WHAT’S UP WITH THAT? Potholes


Corrected at 7:32 a.m. to fix name. BHP regrets the error
By SUSAN LEATHERS
Brentwood Home Page
Before we had the searing heat of summer, we had a pretty rough winter. And that winter left many Brentwood-area roadways damaged, most notably with potholes. Brentwood Home Page has received several emails recently reporting problem areas and asking who is responsible.
The answer isn’t as straightforward as you might imagine.

Corrected at 7:32 a.m. to fix name. BHP regrets the error
By SUSAN LEATHERS

Brentwood Home Page
Before we had the searing heat of summer, we had a pretty rough winter. And that winter left many Brentwood-area roadways damaged, most notably with potholes. Brentwood Home Page has received several emails recently reporting problem areas and asking who is responsible.

The answer isn’t as straightforward as you might imagine.

Two readers wrote specifically about a huge pothole on Concord Road near Heritage Drive. Both said it has become a hazard for those leaving the Martin Center, Indoor Sports Center or The Heritage.  

If the pothole was on Heritage Drive, it would be the City of Brentwood’s responsibility and a crew from the city’s Public Works department would be dispatched to fill it. But since Concord is a state road, we contacted Tennessee Department of Transportation spokesman BJ Doughty who said she would forward the information to TDOT’s Williamson County Maintenance Office.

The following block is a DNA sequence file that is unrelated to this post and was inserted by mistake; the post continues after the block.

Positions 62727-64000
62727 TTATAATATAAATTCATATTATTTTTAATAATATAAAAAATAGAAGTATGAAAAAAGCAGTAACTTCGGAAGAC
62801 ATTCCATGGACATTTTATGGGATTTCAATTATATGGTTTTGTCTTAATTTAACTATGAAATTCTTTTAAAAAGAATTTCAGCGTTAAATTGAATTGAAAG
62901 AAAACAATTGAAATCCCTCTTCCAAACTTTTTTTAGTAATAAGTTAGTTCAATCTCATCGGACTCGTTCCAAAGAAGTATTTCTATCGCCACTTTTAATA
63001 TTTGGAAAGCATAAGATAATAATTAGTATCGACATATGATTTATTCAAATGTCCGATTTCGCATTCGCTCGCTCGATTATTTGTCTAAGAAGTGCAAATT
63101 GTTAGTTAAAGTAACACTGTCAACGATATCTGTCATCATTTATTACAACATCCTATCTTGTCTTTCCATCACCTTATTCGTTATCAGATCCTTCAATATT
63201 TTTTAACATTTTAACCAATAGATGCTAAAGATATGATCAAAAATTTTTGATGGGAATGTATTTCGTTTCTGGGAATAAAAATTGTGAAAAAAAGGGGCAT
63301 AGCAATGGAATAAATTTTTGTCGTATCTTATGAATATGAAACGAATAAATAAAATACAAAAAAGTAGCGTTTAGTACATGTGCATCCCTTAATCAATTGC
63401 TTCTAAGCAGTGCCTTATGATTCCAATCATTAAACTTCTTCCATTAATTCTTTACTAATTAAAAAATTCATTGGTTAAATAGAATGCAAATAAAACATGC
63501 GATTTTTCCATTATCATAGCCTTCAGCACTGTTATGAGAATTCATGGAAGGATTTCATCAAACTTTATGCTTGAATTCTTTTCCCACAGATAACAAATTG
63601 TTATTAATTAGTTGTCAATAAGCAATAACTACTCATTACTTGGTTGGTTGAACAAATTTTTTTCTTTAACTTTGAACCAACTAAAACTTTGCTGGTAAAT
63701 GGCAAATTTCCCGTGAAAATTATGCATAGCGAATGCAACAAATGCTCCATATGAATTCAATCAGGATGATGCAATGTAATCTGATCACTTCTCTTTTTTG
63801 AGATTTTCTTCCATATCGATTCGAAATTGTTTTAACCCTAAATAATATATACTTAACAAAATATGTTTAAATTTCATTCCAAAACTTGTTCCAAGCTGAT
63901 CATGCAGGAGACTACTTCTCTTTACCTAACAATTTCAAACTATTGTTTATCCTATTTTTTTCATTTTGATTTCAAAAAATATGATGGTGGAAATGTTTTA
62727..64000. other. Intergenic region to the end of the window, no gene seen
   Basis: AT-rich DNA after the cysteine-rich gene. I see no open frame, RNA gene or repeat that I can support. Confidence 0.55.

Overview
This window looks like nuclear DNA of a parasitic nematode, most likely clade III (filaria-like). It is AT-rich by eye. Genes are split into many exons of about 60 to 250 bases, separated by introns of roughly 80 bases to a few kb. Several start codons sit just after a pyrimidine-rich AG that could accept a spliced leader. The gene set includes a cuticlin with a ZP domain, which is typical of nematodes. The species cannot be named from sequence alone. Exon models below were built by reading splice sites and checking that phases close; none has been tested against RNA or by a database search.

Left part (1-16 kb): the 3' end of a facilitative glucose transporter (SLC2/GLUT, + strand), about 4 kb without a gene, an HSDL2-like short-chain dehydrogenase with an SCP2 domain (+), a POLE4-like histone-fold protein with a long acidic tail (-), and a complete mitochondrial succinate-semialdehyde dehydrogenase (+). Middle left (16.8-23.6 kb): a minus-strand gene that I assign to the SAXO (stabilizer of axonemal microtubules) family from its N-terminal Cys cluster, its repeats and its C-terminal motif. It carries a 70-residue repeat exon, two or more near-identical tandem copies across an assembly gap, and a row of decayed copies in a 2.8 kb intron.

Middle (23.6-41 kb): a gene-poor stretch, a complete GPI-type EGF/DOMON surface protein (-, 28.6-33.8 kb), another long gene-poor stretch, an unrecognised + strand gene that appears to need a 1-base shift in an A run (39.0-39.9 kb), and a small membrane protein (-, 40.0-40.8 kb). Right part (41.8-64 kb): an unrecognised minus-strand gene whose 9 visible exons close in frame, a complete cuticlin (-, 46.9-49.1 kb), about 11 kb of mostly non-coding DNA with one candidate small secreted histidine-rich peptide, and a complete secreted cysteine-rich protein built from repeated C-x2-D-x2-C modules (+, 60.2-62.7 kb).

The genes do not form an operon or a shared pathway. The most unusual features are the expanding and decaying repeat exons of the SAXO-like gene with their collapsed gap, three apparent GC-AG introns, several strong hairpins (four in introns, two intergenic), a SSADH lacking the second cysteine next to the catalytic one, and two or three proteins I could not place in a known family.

According to the TDOT website, “to report needed pothole repair on interstates and state highways, contact your TDOT Region Office.” In our case, that would be the Region 3 one in Nashville.

But what if it’s a private road, such as the short portion of Pewitt Drive in the Town Center district between Town Center Way and Church Street that has not yet been deeded to the city? An ever-growing pothole there was of growing concern given the amount of traffic that now uses that section of Pewitt since Local Taco restaurant and other new businesses have opened in the area.

According to city officials, the responsibility lies with the landowner whose property is closest to the problem. In this case, it was Realtor Shannon Pollard who quickly had his maintenance crew take care of the pothole once informed he was responsible. “It’s been driving me crazy, too, as I keep hitting it,” he said.

For future reference, here’s who to call if you see – or experience firsthand – a pothole that needs fixing:

  • State roads: TDOT’s Region 3 office, (615) 350-4300).
  • County roads: Williamson County Highway Department dispatch, 790-5596
  • City roads: Public Works Department, 371-0080
  • Private roads: If you live in a gated or private community, such as Governor’s Club or Mooreland Estates, contact your homeowners association

About The Author

Kelly Gilfillan is the owner-publisher of Home Page Media Group which has been publishing hyperlocal news since 2009.

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